Ottawa will remove families of diplomats posted at its embassy in Cuba as the cause of unusual health symptoms is still unknown, though information from medical specialists has raised concerns of a new type of brain injury, Canada said on Monday.
Twenty-seven had been tested.
Canadian diplomats will no longer be accompanied by family members in Cuba because of what it called "ongoing uncertainty" over the cause of the ailments, the ministry said in a statement.
The symptoms appear to have affected only Canadian and American personnel, and there have been no signs travelers could be at risk, the official said. But those are "now considered unlikely", the senior official said.
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In a statement, Global Affairs Canada, which oversees the country's worldwide presence, said medical specialists who examined the sufferers had "raised concerns for a new type of a possible acquired brain injury".
The symptoms included dizziness, headaches and a lack of ability to concentrate. In some cases, the symptoms have lessened in intensity before returning, the official said.
Those who were afflicted included global affairs, immigration and national defence staff at the embassy as well as their spouses and children.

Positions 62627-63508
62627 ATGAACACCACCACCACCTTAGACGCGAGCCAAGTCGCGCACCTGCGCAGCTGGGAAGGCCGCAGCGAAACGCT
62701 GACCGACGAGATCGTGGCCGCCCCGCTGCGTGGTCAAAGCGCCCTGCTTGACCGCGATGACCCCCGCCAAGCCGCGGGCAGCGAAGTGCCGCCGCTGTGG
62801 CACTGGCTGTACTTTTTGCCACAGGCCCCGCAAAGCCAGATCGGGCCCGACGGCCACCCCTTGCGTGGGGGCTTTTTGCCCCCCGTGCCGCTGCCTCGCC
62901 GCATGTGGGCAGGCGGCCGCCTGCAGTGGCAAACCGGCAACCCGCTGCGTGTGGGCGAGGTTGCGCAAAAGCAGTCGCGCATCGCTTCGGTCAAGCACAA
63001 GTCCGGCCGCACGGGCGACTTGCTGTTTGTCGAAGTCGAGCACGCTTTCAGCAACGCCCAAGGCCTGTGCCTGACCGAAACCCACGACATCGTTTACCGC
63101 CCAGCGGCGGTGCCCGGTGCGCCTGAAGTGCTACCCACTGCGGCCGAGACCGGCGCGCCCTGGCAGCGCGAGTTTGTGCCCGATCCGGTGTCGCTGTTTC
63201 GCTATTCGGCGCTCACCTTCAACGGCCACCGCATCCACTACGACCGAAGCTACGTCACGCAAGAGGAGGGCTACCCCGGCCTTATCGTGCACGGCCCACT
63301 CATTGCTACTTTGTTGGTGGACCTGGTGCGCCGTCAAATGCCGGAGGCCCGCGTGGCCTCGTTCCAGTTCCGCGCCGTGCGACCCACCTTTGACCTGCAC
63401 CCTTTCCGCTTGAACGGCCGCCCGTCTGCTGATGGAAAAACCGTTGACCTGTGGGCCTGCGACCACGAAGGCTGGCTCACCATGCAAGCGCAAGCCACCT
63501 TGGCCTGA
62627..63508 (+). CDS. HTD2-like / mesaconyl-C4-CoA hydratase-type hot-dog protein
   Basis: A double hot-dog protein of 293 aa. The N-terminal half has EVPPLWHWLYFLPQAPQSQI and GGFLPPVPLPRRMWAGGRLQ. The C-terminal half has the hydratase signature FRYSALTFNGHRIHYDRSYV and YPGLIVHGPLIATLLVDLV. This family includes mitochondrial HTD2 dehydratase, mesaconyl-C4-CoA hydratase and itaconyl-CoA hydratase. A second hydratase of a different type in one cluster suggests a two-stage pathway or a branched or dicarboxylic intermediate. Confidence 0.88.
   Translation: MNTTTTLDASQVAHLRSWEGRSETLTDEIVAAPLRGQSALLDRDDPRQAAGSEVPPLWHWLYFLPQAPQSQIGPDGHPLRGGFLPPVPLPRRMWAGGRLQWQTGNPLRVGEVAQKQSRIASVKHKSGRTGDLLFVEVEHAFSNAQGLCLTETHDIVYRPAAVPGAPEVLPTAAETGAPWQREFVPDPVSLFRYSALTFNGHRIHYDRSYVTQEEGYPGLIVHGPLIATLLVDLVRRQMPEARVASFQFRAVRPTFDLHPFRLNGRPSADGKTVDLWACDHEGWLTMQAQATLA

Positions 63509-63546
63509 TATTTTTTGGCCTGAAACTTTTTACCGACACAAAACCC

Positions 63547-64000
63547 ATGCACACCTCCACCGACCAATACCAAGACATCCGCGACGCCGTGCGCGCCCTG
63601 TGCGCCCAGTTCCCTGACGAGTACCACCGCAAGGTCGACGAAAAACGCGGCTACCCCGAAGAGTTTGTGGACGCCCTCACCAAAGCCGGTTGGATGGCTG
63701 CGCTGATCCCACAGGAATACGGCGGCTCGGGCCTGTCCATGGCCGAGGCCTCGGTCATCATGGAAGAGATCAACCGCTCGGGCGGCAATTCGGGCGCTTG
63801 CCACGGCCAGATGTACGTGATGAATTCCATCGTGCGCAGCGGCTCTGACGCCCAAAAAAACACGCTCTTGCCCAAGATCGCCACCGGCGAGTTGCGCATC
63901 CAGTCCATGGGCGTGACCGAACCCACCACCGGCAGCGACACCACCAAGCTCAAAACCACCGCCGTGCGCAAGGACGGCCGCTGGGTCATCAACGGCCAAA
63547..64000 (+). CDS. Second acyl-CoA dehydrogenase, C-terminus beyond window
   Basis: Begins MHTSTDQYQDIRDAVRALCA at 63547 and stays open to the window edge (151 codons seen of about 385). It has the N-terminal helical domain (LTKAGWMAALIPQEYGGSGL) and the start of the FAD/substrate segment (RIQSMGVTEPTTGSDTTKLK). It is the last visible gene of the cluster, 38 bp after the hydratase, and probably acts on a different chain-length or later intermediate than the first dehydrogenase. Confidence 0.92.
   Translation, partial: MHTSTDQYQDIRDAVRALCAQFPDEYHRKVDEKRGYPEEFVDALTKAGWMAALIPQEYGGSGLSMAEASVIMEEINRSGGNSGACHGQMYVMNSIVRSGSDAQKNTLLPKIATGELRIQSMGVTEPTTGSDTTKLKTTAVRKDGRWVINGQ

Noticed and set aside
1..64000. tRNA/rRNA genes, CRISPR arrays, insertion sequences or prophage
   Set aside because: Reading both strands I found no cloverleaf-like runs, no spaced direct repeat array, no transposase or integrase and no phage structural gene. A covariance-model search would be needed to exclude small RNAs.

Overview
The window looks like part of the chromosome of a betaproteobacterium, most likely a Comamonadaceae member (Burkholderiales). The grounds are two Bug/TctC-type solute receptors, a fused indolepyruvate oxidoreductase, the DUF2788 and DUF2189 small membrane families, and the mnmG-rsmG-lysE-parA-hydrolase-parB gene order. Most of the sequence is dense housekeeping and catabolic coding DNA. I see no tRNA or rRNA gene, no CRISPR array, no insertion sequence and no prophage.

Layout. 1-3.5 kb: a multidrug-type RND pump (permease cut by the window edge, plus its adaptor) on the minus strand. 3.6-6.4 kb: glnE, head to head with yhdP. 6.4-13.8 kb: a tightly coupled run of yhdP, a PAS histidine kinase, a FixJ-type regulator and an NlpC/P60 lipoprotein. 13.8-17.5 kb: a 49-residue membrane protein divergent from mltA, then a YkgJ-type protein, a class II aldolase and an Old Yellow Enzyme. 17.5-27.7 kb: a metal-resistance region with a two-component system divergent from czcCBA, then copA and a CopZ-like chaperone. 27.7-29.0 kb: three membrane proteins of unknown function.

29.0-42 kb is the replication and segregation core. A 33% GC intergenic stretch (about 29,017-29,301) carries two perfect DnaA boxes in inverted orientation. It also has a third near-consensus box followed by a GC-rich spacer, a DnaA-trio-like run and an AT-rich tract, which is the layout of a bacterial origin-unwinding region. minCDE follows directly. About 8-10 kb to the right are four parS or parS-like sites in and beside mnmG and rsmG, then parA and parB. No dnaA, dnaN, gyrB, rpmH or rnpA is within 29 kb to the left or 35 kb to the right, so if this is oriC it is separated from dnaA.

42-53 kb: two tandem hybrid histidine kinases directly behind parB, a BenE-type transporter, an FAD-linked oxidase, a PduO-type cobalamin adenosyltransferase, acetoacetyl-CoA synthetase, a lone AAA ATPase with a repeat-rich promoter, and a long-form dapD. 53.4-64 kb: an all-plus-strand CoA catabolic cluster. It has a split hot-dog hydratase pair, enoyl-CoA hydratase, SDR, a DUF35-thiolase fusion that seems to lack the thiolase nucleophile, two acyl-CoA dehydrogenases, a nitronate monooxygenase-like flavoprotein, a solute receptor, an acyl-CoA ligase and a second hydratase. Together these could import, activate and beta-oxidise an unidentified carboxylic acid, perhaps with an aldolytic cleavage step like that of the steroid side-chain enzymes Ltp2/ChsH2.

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The working theory is that whatever the cause, it happened in the housing, not the embassy, itself, because none of the Cuban staff who worked alongside Canadians suffered health problems. One Canadian described hearing a high pitched noise like a sheet of metal being flexed, but they did not suffer any sickness.
More recent U.S. media reports suggest that Federal Bureau of Investigation agents dispatched to Havana have not been able to find any evidence to support the acoustic or sonic weapon theory, either.
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Global Affairs also emphasized that it had a "positive and constructive relationship with Cuba and has received close cooperation from the Cuban authorities since health concerns of Canadians serving in Cuba first surfaced in the spring of 2017".
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